For the past five years, Viking River Cruises has consistently topped numerous “World’s Best” travel lists. Its Longships, whose commercials air during episodes of sponsor Downton Abbey, have set the high bar in the increasingly popular arena of river cruising. Earlier this year though, Viking launched its first ocean ship, Viking Star. To practically nobody’s surprise, the new ship was awarded five stars and named “Best New Ocean Ship” in the Eighth Annual Cruise Critic Editor’s Pick Awards. Berlitz also ranked the Star number one. But how does a ship carrying 928 passengers stack up to the much more intimate 188-passenger Longships? In a word: Magnificently.
If there’s been one overwhelming change in cruise ships recently, it is in their size. As hard as it is to believe, Viking Star is considered a mid-size ship, especially compared to the behemoths that now carry over 6,000 passengers and crew. At 47,800 tons with a crew of 550, Viking Star has managed to retain many of the features passengers love about the Longships. But first, here’s what she is not: A party boat; the Star lacks a casino and accepts no passengers under 18. This is a ship for grown-ups.
But never underestimate what is to offer here: gracious, spacious accommodations — every single one with a balcony, multiple cozy corners that belie the size of the ship, and phenomenal list of activities both on board and ashore. Like its river counterparts, Viking Star is destination-oriented and includes a shore excursion at every port that’s built into its fares. Or you can up the ante and pursue personal interests. For a food-lover, these include wine and olive oil tastings, visits to local markets and food producers, and even the chance to cook side-by-side with expert regional chefs. Or one can opt to go to market with executive chef Federic Camonin, and then return to the ship to cook together.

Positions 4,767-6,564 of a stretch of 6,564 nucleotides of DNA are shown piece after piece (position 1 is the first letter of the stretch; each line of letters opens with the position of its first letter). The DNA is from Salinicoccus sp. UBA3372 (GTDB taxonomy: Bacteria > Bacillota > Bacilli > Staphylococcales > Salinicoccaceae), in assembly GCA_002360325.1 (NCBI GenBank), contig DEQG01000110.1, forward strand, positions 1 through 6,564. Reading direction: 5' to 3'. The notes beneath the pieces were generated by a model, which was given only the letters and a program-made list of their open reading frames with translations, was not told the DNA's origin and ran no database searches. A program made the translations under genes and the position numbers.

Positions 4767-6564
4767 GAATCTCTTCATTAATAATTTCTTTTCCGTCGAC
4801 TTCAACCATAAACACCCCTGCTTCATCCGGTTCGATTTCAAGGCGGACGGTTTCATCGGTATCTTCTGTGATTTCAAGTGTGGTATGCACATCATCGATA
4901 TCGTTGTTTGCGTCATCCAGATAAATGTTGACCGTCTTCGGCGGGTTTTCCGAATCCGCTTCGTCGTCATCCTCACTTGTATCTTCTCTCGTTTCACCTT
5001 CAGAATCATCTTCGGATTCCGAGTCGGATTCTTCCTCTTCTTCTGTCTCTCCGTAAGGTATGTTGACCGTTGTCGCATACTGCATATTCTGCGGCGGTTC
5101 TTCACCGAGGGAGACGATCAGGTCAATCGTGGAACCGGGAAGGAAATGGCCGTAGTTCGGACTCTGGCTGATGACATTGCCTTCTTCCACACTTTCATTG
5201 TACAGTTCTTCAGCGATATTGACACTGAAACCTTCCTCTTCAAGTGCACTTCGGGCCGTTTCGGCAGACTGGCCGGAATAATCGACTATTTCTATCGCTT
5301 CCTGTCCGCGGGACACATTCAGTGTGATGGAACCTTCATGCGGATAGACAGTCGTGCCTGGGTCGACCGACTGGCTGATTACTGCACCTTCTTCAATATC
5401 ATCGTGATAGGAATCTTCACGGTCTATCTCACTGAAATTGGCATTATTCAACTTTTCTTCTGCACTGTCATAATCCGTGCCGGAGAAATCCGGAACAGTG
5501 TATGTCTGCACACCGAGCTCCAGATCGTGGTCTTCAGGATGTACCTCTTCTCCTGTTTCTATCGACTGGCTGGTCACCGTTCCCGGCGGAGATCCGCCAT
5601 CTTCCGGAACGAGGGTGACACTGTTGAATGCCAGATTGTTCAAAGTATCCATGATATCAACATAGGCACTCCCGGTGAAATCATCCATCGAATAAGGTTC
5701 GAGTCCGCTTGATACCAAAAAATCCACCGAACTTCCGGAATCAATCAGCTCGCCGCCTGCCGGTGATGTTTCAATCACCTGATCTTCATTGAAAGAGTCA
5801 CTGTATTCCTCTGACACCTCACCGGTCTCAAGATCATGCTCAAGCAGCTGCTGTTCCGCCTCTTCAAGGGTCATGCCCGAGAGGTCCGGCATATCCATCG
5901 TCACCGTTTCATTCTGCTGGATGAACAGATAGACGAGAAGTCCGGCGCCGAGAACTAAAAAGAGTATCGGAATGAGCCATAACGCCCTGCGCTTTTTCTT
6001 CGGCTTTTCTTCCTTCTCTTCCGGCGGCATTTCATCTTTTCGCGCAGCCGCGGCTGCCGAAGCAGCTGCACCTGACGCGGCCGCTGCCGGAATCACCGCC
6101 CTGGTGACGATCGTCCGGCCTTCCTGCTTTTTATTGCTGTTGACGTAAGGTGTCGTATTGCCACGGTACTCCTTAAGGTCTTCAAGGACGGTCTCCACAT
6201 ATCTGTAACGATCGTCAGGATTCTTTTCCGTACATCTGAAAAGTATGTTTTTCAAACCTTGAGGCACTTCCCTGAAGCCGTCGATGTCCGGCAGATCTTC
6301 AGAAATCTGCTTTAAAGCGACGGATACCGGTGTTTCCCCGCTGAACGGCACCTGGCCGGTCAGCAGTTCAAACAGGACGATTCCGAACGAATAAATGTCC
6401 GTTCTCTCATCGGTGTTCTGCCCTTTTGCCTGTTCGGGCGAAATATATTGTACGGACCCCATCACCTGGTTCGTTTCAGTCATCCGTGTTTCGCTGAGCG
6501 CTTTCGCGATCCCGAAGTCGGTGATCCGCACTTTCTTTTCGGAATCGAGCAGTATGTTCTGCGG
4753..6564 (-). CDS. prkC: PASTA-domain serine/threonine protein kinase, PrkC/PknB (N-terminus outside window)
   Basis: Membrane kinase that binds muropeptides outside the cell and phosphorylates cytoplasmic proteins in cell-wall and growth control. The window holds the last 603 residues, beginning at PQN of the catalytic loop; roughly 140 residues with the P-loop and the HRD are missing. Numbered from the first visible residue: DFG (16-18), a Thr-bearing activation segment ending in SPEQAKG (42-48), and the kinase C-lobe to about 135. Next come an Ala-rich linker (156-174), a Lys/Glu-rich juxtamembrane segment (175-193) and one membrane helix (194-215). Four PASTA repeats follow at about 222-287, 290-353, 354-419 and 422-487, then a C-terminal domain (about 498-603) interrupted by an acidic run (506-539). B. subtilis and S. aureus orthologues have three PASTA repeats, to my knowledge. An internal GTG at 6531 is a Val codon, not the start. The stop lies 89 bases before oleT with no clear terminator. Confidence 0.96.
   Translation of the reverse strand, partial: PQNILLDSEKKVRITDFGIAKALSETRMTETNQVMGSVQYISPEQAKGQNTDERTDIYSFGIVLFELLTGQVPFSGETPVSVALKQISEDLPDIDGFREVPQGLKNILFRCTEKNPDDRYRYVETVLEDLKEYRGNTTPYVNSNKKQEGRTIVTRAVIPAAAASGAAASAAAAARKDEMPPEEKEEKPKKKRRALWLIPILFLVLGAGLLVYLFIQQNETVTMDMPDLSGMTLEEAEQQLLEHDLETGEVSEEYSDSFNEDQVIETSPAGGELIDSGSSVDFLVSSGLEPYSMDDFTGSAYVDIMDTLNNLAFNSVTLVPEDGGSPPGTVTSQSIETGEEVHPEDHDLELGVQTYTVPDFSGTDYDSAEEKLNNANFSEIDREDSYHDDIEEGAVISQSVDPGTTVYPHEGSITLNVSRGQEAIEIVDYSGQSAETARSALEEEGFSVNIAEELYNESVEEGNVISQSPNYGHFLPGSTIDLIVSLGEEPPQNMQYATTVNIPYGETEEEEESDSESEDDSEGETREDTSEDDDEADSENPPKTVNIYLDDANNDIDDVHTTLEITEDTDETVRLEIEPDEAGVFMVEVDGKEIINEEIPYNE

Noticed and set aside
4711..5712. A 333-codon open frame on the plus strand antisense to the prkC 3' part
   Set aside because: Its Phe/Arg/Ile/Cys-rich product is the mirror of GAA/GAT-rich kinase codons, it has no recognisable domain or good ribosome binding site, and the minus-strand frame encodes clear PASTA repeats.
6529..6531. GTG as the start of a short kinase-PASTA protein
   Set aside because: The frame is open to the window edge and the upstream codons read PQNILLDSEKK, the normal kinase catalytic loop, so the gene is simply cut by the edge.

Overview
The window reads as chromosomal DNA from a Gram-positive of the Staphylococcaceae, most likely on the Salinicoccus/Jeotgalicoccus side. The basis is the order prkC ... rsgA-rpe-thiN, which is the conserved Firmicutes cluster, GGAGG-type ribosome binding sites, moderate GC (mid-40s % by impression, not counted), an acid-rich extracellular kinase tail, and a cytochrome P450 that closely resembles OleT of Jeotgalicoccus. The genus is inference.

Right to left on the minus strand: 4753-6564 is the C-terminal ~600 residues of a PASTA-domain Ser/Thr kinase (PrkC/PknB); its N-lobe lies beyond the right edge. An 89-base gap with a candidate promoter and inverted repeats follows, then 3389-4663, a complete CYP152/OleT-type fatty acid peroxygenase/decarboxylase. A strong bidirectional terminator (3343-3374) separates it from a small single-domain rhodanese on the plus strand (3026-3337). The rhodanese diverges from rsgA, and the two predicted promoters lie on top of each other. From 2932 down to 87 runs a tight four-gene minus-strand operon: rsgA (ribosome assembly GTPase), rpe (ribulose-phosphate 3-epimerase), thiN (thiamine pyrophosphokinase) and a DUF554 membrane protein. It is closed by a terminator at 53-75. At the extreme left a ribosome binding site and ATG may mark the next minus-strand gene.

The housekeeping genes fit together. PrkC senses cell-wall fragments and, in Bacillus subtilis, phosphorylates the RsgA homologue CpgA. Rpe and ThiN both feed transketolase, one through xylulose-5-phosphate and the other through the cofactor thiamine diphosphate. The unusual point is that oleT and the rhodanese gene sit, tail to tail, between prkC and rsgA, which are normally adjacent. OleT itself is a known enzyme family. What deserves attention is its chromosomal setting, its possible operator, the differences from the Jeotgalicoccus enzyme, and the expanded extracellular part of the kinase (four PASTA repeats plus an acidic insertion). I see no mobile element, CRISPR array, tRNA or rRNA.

Altogether, the ship has seven dining options. They range from the World Café, with its self-serve buffet and popular Gelato Bar, to the chic Chef’s Table, featuring four tasting menus that change every three days. There’s a wildly popular Italian restaurant called Manfredi’s and, in a salute to the mother of Viking Ocean’s founder, Torstein Hagen, there’s Mamsen’s. Wonderfully quiet at breakfast, it opens sporadically during the day to serve a menu of Norwegian specialties. Additionally, there is the ship’s main dining room, which isn’t an immense banquet hall, but an intimate space cleverly divided into smaller rooms. And how was the food? An unqualified success. As on the Longships, the menus coincide with the destinations’ local specialties and wines in addition to always-available classic American favorites like whole grilled lobster. Dining is made even more pleasant by the truly remarkable wait staff, whom, like every other crewmember on the ship, cannot possibly do enough for you. But the kicker here — and the thing that should make its competitors run for their lives — is that the only surcharge at all is for caviar. Unlike the vast majority of cruise lines, which charge a fee to eat at their specialty restaurants, Viking does not. And, just as on the riverboats, there is ample pouring of wines and beers at lunch and dinner. Even at breakfast, you can scare up a complimentary mimosa.
There is not a moment aboard when one cannot find something to eat. A full tea service is offered daily in the Wintergarden, room service is available 24/7 (again, without a single additional charge), and if you’re thirsty, all but the minimum-grade staterooms come with a complimentary mini bar that’s replenished daily with liquor, beer, soft drinks, and snacks.
Torstein Hagen is an old hand at ocean cruising. In the 1990s, he chaired Royal Viking Cruise Line, which set the standards for luxury cruising for years. Mr. Hagen’s imprimatur is on full display aboard Viking Star. From the art collection to the spa, the range of dining options to the calm and soothing colors of the ship’s light-filled interiors, Mr. Hagen has built a ship that embodies his style and Scandinavian heritage. If there is any complaint from today’s cruisers, it is the sensation of being nickeled and dimed at every turn, but this is decidedly not the case on Viking Star. For example, on other lines, there is often an added fee just to enter the spa. At Mr. Hagen’s insistence, the Star’s spa is open to all. Of course, private treatments are additional, but the value for money here is extraordinary — especially when compared to every other comparably-priced cruise, and even some that are considerably more expensive and/or smaller in size.
In the end, the ship’s grand size is perfect for its population: large enough to find plenty of companionship with like-minded travelers, but also spacious enough to be able to avoid those who are not, with extra space utilized in staterooms you are loathe to leave. With two new sister ships — Viking Sky and Viking Sea — arriving this year and next, there will be plenty of opportunities to taste what Viking has to offer. And it’s almost guaranteed to be delicious.